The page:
At EU meeting, Armenia and Azerbaijan agree to start peace talks over Nagorno-Karabakh

Armenian Prime Minister Nikol Pashinyan(L), European Council President Charles Michel (C), and Azerbaijan's President Ilham Aliyev (R).
Armenian Prime Minister Nikol Pashinyan(L), European Council President Charles Michel (C), and Azerbaijan's President Ilham Aliyev (R). Copyright FRANÇOIS WALSCHAERTS / AFP
By AFP with Euronews
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The agreement comes after a resurgence of tensions in the region and accusations of ceasefire violations.


Armenia and Azerbaijan have agreed to start preparations for peace talks to resolve three decades of conflict in the Nagorno-Karabakh region.

Armenian Prime Minister Nikol Pashinyan and Azerbaijani President Ilham Aliyev met in Brussels on Wednesday alongside European Council President Charles Michel.

Michel said in a statement that both leaders "have expressed their willingness to move quickly towards a peace agreement".

The announcement came after a resurgence of tensions in March. The latest war in Nagorno-Karabakh in 2020 left an estimated 6,500 people dead.

After their talks in Brussels, Pashinyan and Aliyev ordered their respective foreign ministers to "start preparations for peace talks between the two countries," Armenia's foreign ministry said on Thursday.

"An agreement was reached at the meeting [...] to set up a bilateral commission on border demarcation issues," it added.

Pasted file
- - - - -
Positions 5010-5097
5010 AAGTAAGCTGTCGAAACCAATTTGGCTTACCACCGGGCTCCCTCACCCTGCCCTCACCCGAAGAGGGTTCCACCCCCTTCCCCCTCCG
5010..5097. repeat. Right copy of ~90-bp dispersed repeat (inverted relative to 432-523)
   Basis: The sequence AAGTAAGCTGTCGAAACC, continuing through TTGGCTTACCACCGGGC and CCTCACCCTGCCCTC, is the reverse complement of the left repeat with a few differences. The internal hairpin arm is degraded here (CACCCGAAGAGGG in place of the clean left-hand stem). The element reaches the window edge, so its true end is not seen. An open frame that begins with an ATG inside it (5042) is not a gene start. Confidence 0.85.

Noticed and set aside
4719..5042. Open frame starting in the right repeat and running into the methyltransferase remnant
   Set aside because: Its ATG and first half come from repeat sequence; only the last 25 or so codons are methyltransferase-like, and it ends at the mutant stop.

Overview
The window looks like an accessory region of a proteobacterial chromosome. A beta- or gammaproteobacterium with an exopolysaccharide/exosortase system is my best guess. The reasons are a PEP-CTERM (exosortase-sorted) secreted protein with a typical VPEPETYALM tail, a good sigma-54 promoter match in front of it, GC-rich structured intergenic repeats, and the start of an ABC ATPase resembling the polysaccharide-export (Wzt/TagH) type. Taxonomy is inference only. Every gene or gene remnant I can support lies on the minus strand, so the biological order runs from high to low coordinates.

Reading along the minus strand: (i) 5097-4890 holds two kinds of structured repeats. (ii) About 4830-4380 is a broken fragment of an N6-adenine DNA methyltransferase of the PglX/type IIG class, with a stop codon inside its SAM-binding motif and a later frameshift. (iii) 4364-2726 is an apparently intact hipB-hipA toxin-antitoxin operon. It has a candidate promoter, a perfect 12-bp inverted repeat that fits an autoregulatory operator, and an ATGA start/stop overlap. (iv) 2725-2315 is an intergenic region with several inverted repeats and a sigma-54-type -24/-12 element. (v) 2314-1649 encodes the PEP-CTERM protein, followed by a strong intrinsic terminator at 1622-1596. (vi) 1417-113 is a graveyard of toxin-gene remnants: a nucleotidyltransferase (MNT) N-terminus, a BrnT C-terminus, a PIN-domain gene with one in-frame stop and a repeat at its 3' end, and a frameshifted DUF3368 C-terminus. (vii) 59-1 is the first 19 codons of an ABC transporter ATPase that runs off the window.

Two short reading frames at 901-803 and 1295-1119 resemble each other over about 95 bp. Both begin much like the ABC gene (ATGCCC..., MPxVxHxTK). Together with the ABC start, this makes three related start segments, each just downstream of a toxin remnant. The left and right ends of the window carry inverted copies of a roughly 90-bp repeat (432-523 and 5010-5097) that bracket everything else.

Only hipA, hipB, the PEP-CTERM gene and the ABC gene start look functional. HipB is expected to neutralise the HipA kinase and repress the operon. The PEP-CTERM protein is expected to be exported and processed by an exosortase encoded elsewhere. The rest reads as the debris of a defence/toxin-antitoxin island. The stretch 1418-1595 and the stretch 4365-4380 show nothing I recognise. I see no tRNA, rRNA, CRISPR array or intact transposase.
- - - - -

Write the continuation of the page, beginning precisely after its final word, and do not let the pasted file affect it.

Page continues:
The commission will ensure security and stability along the border between the two countries.

Last week, the Azerbaijani Foreign Ministry announced that work was underway to start peace negotiations.

Russia has welcomed the "very positive" news, but Kremlin spokesman Dmitry Peskov has stressed that "it is clear that the process will take a long time".

In November 2020, a Kremlin-mediated ceasefire between Armenia and Azerbaijan ended a six-week war between the two former Soviet republics.

The conflict ended in defeat for Armenia, which was forced to hand over large areas of the breakaway region it had controlled since the early 1990s.

Russia had accused Azerbaijan in late March of violating a ceasefire negotiated by President Vladimir Putin to end the 2020 conflict.

Last month, Armenia accused Azerbaijani forces of firing on residents inside Nagorno-Karabakh and said three people had died.

Yerevan has also accused Baku of cutting off the gas supply to Nagorno-Karabakh during the winter. Azerbaijan has dismissed these accusations, insisting on its sovereignty over the region.

On the eve of the meeting between Pashinyan and Aliyev, thousands of Armenians marched through the capital to protest against further possible concessions.

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